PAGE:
Tourism and tourists can be disruptive. And tourism infrastructure can have a major impact on communities and the environment. Today there is much talk of sustainable tourism and “tourism without traces”. Sustainable tourism developed as a guiding principal in the 1990s to ensure that investments in tourism infrastructure, particularly in developing countries, brought prosperity to everyone, not simply the multinational purveyors of services like airlines and hotel chains.
Long before, local initiatives developed to encourage tourists to “buy local”. Handicrafts enthusiasts formed cooperatives to encourage artisans to sell their work and offered to help improve their handiwork to suit an increasingly discriminating clientele.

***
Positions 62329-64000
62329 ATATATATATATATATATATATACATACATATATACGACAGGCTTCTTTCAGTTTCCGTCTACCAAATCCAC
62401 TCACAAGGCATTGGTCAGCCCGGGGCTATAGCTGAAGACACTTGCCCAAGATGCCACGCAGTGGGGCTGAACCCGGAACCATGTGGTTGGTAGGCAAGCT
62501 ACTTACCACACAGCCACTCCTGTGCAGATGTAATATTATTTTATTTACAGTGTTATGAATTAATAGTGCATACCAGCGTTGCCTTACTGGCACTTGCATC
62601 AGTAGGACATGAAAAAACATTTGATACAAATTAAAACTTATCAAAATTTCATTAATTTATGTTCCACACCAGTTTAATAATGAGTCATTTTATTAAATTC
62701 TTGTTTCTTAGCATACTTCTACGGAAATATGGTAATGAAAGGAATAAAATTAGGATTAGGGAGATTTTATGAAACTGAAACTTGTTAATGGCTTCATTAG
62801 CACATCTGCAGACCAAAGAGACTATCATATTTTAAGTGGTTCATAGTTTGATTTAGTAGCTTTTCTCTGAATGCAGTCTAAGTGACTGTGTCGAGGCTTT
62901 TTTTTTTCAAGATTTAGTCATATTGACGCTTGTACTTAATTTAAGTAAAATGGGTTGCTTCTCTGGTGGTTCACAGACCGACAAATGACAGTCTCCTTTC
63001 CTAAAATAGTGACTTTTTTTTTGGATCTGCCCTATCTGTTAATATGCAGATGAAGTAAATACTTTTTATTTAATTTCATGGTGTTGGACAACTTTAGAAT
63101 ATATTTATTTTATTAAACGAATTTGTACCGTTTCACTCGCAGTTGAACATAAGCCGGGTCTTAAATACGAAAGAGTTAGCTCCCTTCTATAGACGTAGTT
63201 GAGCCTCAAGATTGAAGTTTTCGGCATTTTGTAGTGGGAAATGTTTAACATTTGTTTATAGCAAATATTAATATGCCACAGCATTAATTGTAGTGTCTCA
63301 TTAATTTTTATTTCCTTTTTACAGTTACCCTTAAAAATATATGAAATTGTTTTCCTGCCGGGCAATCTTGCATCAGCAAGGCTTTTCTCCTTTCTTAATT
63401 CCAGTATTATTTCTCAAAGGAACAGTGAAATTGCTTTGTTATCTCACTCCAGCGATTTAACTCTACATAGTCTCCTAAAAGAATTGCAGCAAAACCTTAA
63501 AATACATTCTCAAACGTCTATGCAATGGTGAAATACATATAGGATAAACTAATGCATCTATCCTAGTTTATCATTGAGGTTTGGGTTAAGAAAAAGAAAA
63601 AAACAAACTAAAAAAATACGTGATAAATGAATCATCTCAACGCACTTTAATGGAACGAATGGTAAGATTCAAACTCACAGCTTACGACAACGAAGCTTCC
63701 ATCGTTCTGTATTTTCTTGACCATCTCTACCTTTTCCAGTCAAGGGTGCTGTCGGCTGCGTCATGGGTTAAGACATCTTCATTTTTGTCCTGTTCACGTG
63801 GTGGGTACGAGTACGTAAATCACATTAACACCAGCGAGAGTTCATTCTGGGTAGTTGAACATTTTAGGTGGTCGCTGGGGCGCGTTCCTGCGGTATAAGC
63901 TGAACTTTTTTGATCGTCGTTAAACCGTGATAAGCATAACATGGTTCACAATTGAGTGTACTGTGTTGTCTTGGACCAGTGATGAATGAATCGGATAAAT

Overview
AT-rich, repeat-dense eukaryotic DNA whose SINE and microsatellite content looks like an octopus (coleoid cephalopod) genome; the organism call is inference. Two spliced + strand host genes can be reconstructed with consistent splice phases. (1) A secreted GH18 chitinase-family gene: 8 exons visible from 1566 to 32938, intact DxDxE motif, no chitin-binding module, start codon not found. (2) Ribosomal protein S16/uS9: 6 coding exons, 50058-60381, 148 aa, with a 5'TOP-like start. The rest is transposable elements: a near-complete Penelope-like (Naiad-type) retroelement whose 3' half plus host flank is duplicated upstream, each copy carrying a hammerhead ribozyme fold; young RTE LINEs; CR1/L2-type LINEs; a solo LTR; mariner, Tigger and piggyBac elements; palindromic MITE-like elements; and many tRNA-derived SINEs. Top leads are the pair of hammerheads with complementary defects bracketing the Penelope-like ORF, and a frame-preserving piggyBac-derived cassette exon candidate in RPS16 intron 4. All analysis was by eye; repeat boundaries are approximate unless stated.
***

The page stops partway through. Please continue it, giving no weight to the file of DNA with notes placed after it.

Tourism infrastructure shapes and sometimes misshapes communities. Hotels change the built landscape. Tour buses require wider streets and generous parking lots. Shops peddling souvenirs to visitors often push other retailers off the main street. Tourist destinations are often packed in the high season and empty in the off-season. Sustaining a viable local economy at the same time as a tourism economy is a special challenge.
Towns and villages in the Gaspé have been wrestling with the virtues and evils of the tourism economy for nearly a century. Sustainable tourism is one way forward – assuring that local businesses develop at the same time that the tourism economy thrives.